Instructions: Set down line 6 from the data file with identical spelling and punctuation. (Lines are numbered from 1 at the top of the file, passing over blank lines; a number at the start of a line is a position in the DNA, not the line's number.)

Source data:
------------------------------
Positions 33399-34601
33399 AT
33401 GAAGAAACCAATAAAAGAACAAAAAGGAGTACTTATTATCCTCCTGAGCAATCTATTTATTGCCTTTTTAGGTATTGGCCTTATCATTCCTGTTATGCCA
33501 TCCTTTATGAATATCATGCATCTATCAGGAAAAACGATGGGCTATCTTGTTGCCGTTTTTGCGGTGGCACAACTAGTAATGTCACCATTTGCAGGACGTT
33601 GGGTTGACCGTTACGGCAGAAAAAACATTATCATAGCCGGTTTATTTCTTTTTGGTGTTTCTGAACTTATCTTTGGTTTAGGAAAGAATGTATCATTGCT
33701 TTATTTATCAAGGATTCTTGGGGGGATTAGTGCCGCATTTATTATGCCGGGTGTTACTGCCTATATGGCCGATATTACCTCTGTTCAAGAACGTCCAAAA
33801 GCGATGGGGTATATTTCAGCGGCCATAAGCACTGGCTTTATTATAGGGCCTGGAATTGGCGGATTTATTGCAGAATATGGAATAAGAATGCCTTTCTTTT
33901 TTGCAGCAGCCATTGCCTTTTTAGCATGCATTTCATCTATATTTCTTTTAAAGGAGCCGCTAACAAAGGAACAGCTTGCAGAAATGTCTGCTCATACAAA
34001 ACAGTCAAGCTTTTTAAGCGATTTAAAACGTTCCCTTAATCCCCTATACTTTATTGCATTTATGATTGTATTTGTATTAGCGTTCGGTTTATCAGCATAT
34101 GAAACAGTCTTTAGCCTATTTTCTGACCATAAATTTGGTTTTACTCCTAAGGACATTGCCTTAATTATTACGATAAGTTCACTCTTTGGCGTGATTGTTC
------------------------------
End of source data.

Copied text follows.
33701 TTATTTATCAAGGATTCTTGGGGGGATTAGTGCCGCATTTATTATGCCGGGTGTTACTGCCTATATGGCCGATATTACCTCTGTTCAAGAACGTCCAAAA